The vast majority of us will have some form of on board electrical system(s) in our units, be it 12 Volt, 240 Volt, or both, however, it is apparent that many users still don’t fully understand what systems power what appliances, and we regularly receive enquiries from people concerned that their three pin mains sockets aren’t working when there is no electric hookup (EHU) or from those unable to understand why their fridge won’t work on 12V, if there is no mains supply.
Most modern units will have two different electrical systems, a 12V system and a 240V system, however, it is more than likely, both systems will be inter linked to a greater or lesser extent.
What System Powers What Appliances?
Starting with the 12V system, this will, most likely, be powered by an on board leisure battery.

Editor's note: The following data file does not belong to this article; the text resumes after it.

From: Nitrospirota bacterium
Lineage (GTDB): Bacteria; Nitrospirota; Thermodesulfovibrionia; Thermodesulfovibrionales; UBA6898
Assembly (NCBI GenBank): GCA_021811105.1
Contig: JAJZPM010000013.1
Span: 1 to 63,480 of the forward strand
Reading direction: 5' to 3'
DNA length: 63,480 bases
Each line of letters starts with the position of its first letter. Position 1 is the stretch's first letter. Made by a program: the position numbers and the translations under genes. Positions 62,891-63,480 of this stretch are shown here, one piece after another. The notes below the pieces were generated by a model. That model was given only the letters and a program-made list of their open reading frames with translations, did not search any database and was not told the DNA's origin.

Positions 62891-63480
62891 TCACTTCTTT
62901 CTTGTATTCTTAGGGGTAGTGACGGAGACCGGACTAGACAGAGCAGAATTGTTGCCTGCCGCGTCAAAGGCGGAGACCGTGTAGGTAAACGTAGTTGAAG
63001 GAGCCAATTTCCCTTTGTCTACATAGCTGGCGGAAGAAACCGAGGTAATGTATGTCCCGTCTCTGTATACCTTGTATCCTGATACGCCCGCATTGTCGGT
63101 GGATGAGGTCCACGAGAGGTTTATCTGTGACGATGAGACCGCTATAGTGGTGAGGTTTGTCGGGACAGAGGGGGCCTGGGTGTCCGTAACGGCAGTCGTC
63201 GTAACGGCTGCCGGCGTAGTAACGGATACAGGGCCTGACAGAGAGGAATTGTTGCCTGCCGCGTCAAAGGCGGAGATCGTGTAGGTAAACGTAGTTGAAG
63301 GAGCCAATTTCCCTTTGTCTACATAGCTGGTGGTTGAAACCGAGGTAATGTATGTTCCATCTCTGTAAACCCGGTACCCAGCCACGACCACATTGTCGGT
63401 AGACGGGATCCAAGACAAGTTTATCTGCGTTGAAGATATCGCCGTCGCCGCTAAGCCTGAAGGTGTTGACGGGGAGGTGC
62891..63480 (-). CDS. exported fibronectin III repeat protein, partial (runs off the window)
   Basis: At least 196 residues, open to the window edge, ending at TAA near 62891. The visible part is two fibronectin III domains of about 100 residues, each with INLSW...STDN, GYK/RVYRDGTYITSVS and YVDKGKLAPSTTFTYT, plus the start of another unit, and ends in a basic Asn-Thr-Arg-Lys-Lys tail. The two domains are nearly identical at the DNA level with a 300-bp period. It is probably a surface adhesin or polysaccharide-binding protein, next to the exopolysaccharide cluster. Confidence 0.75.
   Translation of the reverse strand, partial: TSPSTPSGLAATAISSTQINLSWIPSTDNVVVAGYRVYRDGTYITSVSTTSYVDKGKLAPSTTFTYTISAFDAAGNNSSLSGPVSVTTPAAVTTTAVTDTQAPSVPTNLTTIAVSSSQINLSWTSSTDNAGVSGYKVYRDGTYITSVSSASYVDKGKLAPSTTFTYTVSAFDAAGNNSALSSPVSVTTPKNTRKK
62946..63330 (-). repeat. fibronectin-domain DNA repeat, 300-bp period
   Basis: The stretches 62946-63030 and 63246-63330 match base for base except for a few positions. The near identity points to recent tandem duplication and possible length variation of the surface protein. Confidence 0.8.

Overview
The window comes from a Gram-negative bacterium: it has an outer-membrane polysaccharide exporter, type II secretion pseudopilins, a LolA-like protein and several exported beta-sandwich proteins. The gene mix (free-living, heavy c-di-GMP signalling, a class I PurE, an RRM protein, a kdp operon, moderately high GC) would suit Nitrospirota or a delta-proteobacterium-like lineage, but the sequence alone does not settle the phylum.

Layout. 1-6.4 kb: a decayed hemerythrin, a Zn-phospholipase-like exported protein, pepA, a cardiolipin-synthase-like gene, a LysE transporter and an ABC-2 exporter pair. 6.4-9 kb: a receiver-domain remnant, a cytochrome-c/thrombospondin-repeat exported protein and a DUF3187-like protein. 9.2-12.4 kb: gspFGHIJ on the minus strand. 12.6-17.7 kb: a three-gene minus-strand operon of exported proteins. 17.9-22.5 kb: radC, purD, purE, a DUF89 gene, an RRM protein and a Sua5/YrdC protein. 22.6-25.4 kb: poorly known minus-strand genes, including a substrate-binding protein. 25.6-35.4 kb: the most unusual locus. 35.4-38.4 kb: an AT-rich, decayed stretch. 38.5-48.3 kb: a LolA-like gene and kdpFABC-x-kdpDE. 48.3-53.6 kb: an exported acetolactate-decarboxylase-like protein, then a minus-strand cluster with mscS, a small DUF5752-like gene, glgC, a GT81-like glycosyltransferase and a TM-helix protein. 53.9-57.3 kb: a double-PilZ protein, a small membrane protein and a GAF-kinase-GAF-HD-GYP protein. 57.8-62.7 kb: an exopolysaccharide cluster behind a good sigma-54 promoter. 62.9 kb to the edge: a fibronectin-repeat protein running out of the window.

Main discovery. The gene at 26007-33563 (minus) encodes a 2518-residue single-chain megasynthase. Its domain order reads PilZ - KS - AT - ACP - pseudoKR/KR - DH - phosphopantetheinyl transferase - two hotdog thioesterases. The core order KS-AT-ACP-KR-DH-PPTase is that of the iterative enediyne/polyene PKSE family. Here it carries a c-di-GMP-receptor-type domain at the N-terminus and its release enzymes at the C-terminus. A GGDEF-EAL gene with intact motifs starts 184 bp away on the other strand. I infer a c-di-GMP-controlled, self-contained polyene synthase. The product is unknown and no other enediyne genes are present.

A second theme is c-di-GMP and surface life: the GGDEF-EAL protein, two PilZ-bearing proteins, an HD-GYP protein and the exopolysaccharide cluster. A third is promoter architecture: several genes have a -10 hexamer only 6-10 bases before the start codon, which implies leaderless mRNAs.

For more information on how these work, see our earlier article; An Introduction To Leisure Batteries.
In most units, the 12V system will run the following;
- 12V sockets (these come in a variety of formats, depending on the age of the unit)
- 12V lighting (some lights may be mains powered, but the vast majority are 12V)
- Water pump (for main / wash room water supply to taps etc)
- Toilet flush (where applicable)
Please note; the 12V supply will NOT power the three way refrigerator, where fitted.
This is because it would drain the battery in a matter of hours, or, even, less.
Many fridges are not, even, connected to the leisure battery, for just this reason.
More modern fridges do tend to be connected to the leisure battery, but not for cooling, only to power the light(s) and electronic ignition.
The 12V setting on a three way fridge is only for use when connected to a towing vehicle, and, then, only when the engine is running (an on board relay will, normally, disconnect power to the fridge, as soon as the car engine is turned off).